Lockheed Martin has opened a waste-to-energy facility that the company says will reduce its energy costs and waste sent to landfills. Unlike incineration, the process is oxygen-free and flame-free, which limits emissions and means no harmful byproducts are produced, the company says.
The new 250-kilowatt bioenergy plant uses Concord Blue’s technology to convert waste material into energy for the Lockheed Martin Owego, New York operations where it designs and builds space-flight hardware, military helicopters and fixed-wing aircraft.
It will process 8 tons of waste each day and will be able to provide power for the 2,500 employees at the company, Frank Armijo, vice president of Lockheed Martin Energy, told Gannet. It cost between $10 million and $20 million to build the plant, Armijo said.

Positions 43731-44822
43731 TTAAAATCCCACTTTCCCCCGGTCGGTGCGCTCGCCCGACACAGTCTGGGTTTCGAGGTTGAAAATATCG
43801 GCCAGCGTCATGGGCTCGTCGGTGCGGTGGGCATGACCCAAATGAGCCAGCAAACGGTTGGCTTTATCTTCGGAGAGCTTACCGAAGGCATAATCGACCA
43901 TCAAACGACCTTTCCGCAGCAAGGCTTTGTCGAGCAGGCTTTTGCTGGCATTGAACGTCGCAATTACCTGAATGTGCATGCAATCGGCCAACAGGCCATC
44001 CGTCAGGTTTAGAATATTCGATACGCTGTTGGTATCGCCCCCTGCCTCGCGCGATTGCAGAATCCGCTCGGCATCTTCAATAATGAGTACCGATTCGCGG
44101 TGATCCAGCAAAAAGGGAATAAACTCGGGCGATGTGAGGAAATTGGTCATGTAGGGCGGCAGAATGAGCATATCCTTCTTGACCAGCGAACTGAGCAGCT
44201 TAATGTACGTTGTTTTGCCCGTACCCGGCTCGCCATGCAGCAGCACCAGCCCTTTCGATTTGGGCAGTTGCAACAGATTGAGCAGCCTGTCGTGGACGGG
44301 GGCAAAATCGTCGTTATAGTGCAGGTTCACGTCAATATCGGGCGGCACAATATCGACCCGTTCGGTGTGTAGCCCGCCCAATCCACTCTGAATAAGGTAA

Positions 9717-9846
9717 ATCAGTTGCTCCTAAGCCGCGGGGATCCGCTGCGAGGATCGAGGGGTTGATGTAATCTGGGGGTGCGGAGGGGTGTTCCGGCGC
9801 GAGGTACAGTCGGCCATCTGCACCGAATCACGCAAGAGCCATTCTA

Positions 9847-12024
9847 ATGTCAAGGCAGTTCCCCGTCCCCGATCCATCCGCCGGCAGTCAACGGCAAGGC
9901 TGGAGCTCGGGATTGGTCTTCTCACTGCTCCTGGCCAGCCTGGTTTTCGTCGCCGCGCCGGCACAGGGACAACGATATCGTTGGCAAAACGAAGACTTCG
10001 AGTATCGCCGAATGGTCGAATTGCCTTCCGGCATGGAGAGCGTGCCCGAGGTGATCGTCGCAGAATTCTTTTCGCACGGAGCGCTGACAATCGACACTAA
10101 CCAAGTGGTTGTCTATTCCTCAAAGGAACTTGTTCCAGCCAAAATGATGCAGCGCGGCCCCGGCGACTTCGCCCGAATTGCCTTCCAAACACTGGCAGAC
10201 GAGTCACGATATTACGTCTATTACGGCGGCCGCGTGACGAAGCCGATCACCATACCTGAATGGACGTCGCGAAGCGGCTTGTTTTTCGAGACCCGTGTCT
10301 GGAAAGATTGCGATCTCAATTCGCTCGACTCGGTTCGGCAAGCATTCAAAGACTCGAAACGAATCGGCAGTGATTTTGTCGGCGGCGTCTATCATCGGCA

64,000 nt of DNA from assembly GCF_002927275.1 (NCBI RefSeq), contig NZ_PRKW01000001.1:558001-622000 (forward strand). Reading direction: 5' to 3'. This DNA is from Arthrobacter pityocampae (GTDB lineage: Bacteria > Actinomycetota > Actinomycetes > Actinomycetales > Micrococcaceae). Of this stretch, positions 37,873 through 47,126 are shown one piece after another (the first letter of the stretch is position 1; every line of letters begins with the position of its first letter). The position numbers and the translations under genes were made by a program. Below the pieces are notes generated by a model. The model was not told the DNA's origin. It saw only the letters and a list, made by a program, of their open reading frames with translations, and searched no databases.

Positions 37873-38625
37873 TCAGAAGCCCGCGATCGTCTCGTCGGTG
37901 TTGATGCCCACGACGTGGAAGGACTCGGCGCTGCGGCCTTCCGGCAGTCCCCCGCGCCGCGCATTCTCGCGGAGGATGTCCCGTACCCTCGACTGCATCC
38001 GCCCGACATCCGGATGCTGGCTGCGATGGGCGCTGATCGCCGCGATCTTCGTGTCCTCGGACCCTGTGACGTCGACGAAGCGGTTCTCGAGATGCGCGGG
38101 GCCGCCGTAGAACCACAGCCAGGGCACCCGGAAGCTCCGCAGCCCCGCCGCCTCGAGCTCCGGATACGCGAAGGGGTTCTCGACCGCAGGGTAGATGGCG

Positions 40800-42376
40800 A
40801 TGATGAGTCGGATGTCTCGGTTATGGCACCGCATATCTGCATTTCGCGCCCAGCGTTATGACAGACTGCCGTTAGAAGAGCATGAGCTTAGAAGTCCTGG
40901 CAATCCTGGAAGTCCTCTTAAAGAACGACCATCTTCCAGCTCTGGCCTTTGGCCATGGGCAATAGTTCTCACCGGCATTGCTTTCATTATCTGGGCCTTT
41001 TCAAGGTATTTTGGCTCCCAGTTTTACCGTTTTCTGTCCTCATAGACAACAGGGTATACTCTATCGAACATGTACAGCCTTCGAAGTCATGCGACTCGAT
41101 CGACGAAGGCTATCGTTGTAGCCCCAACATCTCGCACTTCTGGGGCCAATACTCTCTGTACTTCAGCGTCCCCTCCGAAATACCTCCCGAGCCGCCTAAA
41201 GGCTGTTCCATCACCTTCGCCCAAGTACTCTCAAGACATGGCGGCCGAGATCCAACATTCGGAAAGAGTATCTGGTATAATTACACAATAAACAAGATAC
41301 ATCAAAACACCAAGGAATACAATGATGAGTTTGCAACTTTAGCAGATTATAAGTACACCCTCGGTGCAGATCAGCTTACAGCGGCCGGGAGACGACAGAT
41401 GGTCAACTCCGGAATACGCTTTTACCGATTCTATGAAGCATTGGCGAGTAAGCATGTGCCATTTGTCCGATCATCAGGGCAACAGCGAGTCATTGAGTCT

There are four key steps in the process. First wood-waste is collected and used as input. The Owego facility’s managers plan to also use municipal, commercial or industrial waste in the future.
After collection, metal, glass and other materials are removed, and the waste is dried to specification.
Next, heat carrier spheres are heated and mixed in with the organic waste. Once a certain temperature is reached, the solid waste turns into gas, which then travels to a reforming vessel where the gas is turned into synthesis gas, or syngas.
The syngas is then used to fuel a combustion engine that produces electricity. Alternatively, the syngas can also be used to produce hydrogen and biofuels.
Lockheed Martin and Concord Blue also recently began construction on a waste-to-energy plant in Herten, Germany. The facility will convert 50,000 tons of feedstock per year into 5 megawatts of energy output, enough to power about 5,000 local homes and businesses.